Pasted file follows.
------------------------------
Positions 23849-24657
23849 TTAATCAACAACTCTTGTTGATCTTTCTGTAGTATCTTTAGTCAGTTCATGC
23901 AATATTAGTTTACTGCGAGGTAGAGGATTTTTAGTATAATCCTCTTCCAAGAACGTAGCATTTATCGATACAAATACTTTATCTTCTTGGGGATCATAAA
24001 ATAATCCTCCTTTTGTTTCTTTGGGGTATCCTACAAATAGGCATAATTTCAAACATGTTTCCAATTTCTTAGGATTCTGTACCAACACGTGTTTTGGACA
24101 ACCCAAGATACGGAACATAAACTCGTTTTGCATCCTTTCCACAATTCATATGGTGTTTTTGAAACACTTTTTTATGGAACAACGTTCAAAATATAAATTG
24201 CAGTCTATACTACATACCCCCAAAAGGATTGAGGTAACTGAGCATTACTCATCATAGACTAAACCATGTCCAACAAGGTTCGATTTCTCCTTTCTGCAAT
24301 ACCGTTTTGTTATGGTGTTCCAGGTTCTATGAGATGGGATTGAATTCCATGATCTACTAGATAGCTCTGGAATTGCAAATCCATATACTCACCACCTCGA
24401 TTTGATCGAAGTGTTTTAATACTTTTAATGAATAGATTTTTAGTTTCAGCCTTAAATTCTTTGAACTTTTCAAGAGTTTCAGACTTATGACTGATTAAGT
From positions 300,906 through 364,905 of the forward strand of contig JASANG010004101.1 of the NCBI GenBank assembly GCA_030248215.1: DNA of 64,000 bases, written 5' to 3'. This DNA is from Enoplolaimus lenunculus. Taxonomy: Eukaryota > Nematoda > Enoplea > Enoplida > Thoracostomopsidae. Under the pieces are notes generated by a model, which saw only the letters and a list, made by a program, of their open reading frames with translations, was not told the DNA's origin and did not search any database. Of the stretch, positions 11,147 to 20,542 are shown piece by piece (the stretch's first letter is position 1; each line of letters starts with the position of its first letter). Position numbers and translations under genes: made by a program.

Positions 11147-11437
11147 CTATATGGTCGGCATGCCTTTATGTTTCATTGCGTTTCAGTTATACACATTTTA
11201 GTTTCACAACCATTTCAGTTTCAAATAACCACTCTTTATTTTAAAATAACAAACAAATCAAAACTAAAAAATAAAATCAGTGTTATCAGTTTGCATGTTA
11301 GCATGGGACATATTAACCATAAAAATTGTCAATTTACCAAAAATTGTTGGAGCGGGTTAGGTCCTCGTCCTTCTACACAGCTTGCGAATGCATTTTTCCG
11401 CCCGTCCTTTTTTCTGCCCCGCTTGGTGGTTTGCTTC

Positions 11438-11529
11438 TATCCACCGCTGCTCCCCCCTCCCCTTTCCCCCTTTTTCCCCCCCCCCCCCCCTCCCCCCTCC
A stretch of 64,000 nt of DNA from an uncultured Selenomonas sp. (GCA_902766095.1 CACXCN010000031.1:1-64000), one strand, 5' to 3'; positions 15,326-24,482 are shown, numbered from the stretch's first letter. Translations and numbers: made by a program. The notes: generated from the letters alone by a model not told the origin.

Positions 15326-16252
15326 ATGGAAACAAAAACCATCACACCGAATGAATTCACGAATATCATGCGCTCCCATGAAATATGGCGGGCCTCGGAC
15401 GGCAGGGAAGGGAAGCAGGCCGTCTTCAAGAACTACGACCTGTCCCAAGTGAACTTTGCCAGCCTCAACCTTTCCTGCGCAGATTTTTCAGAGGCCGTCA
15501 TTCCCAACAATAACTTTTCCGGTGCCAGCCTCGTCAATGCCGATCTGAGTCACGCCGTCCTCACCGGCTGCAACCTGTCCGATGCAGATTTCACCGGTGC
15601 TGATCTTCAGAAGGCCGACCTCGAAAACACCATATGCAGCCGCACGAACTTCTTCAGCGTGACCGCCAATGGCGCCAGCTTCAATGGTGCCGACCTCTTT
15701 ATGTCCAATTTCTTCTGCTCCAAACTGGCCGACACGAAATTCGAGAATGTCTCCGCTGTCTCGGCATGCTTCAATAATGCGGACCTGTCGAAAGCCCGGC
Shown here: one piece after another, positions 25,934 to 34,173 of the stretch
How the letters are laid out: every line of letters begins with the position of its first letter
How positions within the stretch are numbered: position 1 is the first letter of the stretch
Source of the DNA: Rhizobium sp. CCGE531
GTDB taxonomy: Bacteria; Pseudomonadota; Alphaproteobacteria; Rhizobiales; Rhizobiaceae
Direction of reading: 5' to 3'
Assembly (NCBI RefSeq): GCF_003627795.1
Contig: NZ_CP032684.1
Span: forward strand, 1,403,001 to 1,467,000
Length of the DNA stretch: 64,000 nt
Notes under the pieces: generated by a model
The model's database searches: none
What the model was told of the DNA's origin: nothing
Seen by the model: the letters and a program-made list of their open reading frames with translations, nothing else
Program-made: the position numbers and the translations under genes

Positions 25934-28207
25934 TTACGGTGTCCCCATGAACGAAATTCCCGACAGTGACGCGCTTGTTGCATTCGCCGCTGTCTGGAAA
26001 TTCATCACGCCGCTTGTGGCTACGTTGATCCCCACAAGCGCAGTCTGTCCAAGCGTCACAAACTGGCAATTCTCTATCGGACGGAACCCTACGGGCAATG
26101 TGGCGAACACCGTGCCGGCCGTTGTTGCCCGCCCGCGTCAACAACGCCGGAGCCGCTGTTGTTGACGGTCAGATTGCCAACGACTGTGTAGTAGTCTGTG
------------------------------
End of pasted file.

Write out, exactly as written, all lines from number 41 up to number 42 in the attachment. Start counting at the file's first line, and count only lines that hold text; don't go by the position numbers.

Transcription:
26001 TTCATCACGCCGCTTGTGGCTACGTTGATCCCCACAAGCGCAGTCTGTCCAAGCGTCACAAACTGGCAATTCTCTATCGGACGGAACCCTACGGGCAATG
26101 TGGCGAACACCGTGCCGGCCGTTGTTGCCCGCCCGCGTCAACAACGCCGGAGCCGCTGTTGTTGACGGTCAGATTGCCAACGACTGTGTAGTAGTCTGTG